Since we are in Texas it would have been sacrilegious if Brad hadn’t paid homage to our very own genre of Texas country, so it was appropriate that his opening act was none other than his old friend and Texas Country all-star Pat Green. Pat has been active on the Texas Country scene since 1995, and he hasn’t slowed down since. His song “Home” reached 5th on the country music charts when it was released this year. Pat is loved across the country, but he is especially revered at home in Texas. I mean, how could he not be with songs like “I Like Texas” and “Girls from Texas”? He certainly knows how to work the home-court advantage!

As Pat Green closed his set with “Wave on Wave”, Paisley warmed up backstage along with the Texas cheerleaders, UT’s mascot Hook’em, and his (by my count) eight guitars! At 8:40 he took the stage and his fans went wild as he opened with his hits “Crushin’ it” and “Mud on the Tires”. Donning a Texas Football t-shirt, he worked the crowd and made everyone cheer as he threw up his horns.

brad concert hookem

Brad throwing up his horns about 3 feet away from me!

Nothing could put a damper on his performance, not even the 100% chance of rain that fell as he fittingly performed “Perfect Storm” and “Water”. It seemed as though the night could not get any better…but then Brad played a familiar tune on his guitar as he was joined on stage by Hook’em, and together they led the crowd of students in the most epic performance of “The Eyes of Texas” that I have ever witnessed.

From the quirky videos playing behind him on the big screen to his PAISLEY guitars (gotta love a man who embraces real-life puns), Brad put on an unforgettable show! I’m pretty sure the crowd could be heard all the way across campus as every soul at that concert screamed the lyrics to his closing number “River Bank”. I know I certainly had too much fun shouting the line “take a…LIME AND SUCK IT”.

While having a free tour geared toward college students might seem like an odd choice for a veteran artist like Brad Paisley, it was actually a pretty smart career move. With songs like “Alcohol”, “Crushin’ It”, and “Online”, Brad’s quirky sense of humor and social commentary are the perfect tools to reel in a population of young, college-aged fans. The cherry on top is his love for college football which inspired him to launch his tour at the start of the fall semester. His new single “Country Nation” is his theme song for the tour; it names dozens of college mascots, but focuses on how even though we might wear different colors on game day we are still united through country music. With its quasi-patriotic sound, it really is the perfect anthem to bring students together, and it certainly didn’t hurt that it expanded Brad’s fan base in the process.

“We’re Mountaineers, we’re Volunteers/We’re the Tide that rolls, we’re Seminoles/We’re a heard of Longhorn steer…On two thousand country stations/Yeah we’re one big country nation that’s right”

In spite of the criticism Brad faces as he veers more toward the bro-country style, I’m not ashamed to say that I fan-girled the entire night, and my heart skipped a beat when he performed a guitar solo an arm’s length away from me. This was definitely one of the best concerts I’ve ever attended and it was a perfect start to the new school year. So thank you, Brad, for the FREE concert and for just being you. You were certainly Crushin’ It on that stage all night long!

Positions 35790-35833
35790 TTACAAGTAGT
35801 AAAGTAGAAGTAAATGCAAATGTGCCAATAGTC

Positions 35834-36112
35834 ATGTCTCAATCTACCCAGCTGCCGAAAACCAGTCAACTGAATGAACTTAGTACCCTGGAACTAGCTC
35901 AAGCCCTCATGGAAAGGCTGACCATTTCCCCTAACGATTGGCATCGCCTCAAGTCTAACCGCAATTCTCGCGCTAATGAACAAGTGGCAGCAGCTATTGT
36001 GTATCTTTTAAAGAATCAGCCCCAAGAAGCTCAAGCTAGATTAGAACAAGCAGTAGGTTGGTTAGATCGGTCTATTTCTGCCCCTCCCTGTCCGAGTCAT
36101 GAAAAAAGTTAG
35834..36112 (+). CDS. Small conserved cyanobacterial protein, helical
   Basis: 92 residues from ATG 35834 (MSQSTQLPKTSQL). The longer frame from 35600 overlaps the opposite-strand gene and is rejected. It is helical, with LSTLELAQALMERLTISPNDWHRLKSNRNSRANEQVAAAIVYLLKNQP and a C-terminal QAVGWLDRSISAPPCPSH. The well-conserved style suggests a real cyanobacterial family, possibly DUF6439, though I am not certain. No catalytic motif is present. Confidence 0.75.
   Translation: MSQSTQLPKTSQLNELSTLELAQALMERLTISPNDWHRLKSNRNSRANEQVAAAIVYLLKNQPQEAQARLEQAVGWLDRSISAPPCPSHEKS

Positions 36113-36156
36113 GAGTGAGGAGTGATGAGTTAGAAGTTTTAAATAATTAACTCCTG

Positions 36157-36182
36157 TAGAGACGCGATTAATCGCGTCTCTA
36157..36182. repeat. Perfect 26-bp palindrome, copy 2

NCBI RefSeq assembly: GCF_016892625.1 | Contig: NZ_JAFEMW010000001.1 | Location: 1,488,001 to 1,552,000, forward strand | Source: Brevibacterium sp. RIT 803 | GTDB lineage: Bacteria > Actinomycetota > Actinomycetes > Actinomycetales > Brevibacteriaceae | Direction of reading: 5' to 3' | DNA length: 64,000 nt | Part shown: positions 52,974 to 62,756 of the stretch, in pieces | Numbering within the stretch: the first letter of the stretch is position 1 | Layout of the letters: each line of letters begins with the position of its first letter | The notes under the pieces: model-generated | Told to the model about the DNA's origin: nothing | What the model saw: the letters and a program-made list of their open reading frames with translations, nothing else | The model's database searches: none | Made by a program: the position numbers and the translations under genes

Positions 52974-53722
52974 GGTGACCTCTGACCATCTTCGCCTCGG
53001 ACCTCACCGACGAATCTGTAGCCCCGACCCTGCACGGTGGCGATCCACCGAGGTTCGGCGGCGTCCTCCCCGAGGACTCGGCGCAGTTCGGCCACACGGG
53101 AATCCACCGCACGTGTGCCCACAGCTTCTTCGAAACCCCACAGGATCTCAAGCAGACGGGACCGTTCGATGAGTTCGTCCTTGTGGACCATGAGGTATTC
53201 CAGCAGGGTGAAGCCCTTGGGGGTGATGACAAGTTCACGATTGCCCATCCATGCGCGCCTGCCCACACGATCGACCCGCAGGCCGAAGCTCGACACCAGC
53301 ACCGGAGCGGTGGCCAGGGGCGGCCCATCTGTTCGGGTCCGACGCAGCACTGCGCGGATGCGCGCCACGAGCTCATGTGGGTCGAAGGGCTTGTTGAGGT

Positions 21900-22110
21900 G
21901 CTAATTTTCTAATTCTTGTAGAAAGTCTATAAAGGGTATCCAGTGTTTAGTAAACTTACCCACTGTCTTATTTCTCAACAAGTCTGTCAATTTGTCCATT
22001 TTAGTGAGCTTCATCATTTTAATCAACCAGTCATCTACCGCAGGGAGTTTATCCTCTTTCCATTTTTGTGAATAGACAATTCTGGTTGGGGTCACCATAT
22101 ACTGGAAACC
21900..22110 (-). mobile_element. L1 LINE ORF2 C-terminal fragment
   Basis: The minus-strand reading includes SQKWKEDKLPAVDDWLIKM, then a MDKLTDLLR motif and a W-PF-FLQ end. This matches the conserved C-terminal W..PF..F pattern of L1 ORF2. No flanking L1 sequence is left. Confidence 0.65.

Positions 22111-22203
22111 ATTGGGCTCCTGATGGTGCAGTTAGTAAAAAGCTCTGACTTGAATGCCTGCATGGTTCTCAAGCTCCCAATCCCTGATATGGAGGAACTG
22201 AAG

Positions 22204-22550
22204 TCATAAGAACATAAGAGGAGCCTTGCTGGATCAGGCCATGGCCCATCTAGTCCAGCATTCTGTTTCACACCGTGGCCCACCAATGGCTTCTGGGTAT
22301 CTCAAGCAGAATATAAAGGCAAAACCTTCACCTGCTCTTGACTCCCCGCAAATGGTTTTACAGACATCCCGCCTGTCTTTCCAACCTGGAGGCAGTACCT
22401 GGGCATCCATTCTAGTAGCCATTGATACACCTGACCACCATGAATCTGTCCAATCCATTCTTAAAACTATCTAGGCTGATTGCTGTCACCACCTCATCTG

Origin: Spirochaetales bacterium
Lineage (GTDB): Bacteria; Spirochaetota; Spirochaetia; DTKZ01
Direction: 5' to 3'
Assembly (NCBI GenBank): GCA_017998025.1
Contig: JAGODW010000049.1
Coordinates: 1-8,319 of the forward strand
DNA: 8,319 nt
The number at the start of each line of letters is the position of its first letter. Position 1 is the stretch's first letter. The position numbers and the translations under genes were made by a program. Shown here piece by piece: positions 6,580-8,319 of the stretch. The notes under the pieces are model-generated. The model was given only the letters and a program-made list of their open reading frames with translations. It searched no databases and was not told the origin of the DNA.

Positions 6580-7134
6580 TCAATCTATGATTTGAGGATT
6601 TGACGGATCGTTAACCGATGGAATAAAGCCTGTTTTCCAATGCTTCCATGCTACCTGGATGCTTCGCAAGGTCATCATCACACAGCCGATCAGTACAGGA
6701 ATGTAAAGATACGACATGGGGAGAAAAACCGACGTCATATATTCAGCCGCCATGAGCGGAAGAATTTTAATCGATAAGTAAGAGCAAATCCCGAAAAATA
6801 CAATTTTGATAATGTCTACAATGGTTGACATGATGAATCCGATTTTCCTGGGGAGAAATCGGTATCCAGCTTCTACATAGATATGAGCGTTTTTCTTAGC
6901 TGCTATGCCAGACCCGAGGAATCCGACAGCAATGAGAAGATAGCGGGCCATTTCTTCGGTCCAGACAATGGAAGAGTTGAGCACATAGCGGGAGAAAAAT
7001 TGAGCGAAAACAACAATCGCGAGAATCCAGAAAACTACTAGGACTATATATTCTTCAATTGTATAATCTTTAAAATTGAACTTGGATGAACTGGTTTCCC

IMG_4870 (2)

Yes, Brad Paisley was inches away from my camera lens


Filed under Austin, Blog Post 2, Bro Country, Concert, Country Rock, Texas

Differences in Venues and Concert Experiences


Dierks Bentley Concert, Houston Rodeo

I recently went to a Dierks Bentley concert at the Houston livestock show and Rodeo in NRG Stadium. IMG_1476I also recently went to an Eric Church concert at the Frank Erwin Center in Austin. While I loved both concerts there was a major difference between the two; the venues they were performed at. The one I enjoyed the most was the Eric Church Concert for one I was a lot closer to the stage than I was at the Rodeo. I also enjoy the Artists performance and the choice in songs. The one thing i disliked most about Dierks Bentley’s Concert was the Distance between the fans and the stage which created this impersonal feeling for me.


Eric Church Concert, Frank Erwin Center

I have gone to several concerts at the Rodeo I never felt a void between me and the artist while they were performing in concert until I attended the Eric Church concert at the Frank Erwin Center then I began to realize the drastic difference in my experiences between the two concert  in which size does matter. Which it truly did because I wasn’t able to feel the connection with the artist like i did at Eric Church. Something I found interesting was even Dierks Bentley even felt that being so far away was weird. So much so that he walked off the stage and climbed over the Rodeo Fence to get into the crowd to sing and socialize with his fans.

After both experience, I found different views for the Artist and the venues themselves. IMG_1352With Eric Church and the Frank Erwin Center, I was really impressed with how close in contact I was with Eric and I felt connected with the audience in sharing a great memory for the books. When it came to Dierks Bentley, I did not feel the same I felt distracted and didn’t enjoy it as much because I felt to distant from Dierks and the crowd, they never seemed to get into the concert by like singing along with the songs. Even though Dierks tried to achieve that connection with his fans, I believe that the venue didn’t allow  him to do that successfully because the distance was to big to let him reach out and grasp the hands of his fans, like Eric’s concert allowed him to do. In conclusion I think that having small, more intimate setting which allows for a more connected crowd that  interacts with the artist, makes for a better experience for not only the fans but also the artist themselves.


Filed under Austin, Country Rock, Live Music